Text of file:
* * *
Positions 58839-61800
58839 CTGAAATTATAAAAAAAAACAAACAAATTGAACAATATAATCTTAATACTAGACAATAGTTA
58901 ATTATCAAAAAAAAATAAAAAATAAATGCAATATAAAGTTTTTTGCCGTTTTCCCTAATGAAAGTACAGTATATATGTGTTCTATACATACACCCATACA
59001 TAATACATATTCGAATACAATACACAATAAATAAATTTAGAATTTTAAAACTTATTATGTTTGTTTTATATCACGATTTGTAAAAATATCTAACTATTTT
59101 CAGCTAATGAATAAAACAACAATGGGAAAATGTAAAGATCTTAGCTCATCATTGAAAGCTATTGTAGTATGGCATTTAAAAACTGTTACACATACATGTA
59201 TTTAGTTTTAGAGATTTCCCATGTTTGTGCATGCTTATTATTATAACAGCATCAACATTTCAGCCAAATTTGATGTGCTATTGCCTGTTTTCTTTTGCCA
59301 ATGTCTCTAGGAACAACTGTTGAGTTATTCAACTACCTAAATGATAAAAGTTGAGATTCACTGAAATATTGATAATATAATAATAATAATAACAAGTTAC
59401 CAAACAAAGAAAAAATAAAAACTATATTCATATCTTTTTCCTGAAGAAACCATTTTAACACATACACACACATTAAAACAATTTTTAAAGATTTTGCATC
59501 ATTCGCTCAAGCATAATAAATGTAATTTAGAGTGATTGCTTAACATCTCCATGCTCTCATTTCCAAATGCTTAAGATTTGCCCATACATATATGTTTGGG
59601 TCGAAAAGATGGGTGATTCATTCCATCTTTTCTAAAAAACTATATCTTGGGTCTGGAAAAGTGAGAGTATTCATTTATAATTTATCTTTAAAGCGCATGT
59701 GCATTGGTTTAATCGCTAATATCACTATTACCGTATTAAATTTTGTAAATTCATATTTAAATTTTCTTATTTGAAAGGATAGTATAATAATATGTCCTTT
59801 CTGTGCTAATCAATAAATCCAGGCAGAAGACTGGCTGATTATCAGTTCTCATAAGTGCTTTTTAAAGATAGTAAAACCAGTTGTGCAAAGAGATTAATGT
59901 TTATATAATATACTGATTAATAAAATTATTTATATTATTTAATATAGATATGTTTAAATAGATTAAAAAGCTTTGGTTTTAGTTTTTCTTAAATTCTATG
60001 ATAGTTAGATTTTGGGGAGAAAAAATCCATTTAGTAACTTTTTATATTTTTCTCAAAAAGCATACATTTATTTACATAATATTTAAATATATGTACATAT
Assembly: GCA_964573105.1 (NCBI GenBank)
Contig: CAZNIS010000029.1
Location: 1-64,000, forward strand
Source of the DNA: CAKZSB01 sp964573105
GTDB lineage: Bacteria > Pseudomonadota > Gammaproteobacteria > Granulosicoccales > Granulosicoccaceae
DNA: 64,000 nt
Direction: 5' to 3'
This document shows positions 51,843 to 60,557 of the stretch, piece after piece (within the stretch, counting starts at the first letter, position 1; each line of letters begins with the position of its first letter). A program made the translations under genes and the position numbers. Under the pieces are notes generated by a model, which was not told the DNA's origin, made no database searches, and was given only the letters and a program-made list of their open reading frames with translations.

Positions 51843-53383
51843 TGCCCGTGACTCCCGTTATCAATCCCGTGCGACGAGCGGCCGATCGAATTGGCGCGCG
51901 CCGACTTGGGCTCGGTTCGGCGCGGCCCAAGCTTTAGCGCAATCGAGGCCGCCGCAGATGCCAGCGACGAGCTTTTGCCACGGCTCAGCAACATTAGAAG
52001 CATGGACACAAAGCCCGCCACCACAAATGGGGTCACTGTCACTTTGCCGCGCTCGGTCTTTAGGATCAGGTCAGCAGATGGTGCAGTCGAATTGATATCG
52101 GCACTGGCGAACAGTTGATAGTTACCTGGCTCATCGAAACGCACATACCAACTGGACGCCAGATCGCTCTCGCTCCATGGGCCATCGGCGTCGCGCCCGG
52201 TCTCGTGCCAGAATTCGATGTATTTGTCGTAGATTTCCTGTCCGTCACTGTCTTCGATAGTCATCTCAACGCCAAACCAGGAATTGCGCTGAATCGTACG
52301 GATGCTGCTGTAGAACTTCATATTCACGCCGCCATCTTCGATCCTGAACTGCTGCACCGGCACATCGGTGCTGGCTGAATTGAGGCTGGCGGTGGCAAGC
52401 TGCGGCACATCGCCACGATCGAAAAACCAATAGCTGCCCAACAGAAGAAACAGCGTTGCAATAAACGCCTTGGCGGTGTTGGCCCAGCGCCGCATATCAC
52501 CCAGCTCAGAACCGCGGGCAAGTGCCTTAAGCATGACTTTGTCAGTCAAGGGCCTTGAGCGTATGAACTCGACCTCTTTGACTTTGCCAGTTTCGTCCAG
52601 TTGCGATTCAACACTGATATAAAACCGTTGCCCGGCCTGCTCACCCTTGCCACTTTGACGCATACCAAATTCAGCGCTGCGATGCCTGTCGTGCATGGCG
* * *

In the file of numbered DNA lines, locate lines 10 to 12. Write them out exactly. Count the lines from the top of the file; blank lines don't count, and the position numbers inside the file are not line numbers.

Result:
59601 TCGAAAAGATGGGTGATTCATTCCATCTTTTCTAAAAAACTATATCTTGGGTCTGGAAAAGTGAGAGTATTCATTTATAATTTATCTTTAAAGCGCATGT
59701 GCATTGGTTTAATCGCTAATATCACTATTACCGTATTAAATTTTGTAAATTCATATTTAAATTTTCTTATTTGAAAGGATAGTATAATAATATGTCCTTT
59801 CTGTGCTAATCAATAAATCCAGGCAGAAGACTGGCTGATTATCAGTTCTCATAAGTGCTTTTTAAAGATAGTAAAACCAGTTGTGCAAAGAGATTAATGT